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Home > Publications > International Concrete Abstracts Portal
The International Concrete Abstracts Portal is an ACI led collaboration with leading technical organizations from within the international concrete industry and offers the most comprehensive collection of published concrete abstracts.
Title: Seismic Rehabilitation of Unreinforced Masonry Walls
Author(s): O. S. Marshall, Jr., S. C. Sweeney, and J. C. Trovillion
Publication: Special Publication
Appears on pages(s): 287-296
Keywords: composites; fiber reinforced polymer; masonry;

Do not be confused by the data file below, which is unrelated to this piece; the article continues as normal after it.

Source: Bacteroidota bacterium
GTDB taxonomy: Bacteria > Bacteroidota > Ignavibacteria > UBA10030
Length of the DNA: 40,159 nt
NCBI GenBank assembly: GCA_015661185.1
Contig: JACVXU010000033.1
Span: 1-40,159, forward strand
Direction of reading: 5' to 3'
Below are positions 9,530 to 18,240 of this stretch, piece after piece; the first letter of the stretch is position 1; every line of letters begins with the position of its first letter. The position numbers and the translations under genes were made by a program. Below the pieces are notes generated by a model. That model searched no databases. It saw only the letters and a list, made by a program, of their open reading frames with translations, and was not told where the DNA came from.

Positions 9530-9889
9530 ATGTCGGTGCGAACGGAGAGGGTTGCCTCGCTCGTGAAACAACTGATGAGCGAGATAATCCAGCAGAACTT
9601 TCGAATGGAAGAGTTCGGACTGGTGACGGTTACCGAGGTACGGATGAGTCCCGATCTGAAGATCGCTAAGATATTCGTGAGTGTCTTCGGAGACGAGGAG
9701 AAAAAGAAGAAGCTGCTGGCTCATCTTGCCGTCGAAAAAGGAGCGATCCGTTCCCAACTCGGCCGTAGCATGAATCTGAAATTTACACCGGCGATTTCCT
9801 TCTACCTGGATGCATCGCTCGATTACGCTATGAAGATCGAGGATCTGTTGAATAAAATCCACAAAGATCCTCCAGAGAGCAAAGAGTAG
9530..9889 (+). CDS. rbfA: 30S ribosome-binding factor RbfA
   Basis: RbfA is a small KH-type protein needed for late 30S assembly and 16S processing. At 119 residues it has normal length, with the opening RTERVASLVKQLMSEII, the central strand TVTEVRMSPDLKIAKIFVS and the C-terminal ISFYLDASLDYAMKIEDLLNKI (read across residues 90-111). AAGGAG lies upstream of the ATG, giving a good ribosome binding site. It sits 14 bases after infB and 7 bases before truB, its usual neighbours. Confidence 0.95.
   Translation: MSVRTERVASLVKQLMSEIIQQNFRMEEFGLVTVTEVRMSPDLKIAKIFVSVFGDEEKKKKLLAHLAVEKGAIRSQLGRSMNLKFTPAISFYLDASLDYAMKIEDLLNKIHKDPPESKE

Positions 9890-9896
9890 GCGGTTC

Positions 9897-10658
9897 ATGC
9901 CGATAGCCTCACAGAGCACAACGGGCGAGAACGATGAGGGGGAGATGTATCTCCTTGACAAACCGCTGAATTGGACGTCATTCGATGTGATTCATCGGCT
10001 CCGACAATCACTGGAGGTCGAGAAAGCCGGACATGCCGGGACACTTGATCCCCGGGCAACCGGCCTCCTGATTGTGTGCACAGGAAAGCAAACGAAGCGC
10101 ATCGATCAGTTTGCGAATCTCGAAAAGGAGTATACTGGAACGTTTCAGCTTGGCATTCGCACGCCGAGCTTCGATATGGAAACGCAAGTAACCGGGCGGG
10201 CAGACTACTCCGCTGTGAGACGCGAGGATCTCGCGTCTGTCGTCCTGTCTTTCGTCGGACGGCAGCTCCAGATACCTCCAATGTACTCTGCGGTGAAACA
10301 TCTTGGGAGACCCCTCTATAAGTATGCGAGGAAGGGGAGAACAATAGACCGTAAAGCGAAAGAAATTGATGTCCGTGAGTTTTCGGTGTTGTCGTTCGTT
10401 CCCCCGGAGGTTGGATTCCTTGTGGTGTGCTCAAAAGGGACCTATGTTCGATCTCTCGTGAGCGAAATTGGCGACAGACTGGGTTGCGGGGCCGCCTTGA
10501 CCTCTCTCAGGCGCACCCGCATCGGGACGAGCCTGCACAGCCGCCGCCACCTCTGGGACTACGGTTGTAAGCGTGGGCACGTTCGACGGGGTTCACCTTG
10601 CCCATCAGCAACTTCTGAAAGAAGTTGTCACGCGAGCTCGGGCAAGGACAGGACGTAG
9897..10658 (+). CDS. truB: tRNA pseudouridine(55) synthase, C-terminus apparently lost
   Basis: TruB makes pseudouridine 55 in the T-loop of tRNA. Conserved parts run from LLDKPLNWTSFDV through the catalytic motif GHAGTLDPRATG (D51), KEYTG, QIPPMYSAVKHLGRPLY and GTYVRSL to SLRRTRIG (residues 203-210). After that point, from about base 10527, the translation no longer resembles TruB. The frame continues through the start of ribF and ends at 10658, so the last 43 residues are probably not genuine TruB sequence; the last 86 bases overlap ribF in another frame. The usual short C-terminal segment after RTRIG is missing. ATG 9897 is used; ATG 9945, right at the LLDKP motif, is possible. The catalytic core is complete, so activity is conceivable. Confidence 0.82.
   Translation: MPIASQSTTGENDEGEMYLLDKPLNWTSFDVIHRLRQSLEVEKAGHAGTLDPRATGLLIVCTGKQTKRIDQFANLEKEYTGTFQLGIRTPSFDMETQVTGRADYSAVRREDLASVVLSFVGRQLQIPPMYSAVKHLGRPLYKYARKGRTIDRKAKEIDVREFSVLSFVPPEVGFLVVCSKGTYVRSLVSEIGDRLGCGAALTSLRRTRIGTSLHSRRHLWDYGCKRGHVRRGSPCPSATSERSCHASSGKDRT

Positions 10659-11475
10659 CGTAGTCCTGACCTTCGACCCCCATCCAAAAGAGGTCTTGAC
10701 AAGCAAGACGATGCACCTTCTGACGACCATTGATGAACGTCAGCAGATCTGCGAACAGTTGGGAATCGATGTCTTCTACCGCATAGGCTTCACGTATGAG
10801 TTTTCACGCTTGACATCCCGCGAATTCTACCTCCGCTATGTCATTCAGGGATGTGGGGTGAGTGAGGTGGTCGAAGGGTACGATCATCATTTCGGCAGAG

Abstract:The U.S. Army Construction Engineering Research Laboratory, in partnership with the Composites Institute of the Society of Plastics Industry, Inc. and in support of the Army’s facility seismic rehabilitation efforts, is investigating the applicability of fiber reinforced polymer (FRP) composite materials systems to strengthen unreinforced masonry (URM) walls. The end product of the research will be the design guidance and construction specifications necessary for the Army to use these materials systems. Much of the Army’s inventory of facilities is constructed of masonry bearing walls. The masonry walls of these facilities are usually either lightly reinforced or unreinforced. This structural system has been shown to perform poorly in past earthquakes and requires upgrading to ensure safety and mission operation during and after an earthquake. This research will develop procedures for the rehabilitation and/or upgrade of masonry walls using typical advanced composite materials systems. New 4-ft by 4-ft double wythe brick wall panels with FRP composite reinforcing applied to one face were constructed and will be tested. The shear performance of different widths and thicknesses of FRP composite applied across brick mortar joints of brick triplets, three brick high prisms with the center brick offset by half an inch, was also tested. Using FRP composites for seismic rehabilitation of URM walls show great potential. Triplet tests showed consistent strengthening of the mortar joints as a function of the width of the FRP composite overlay. With multiple layers of FRP applied, the shear strength of the mortar joints increased sufficiently to cause failure to occur via brick compression failures instead of via shear failure at the mortar joints.
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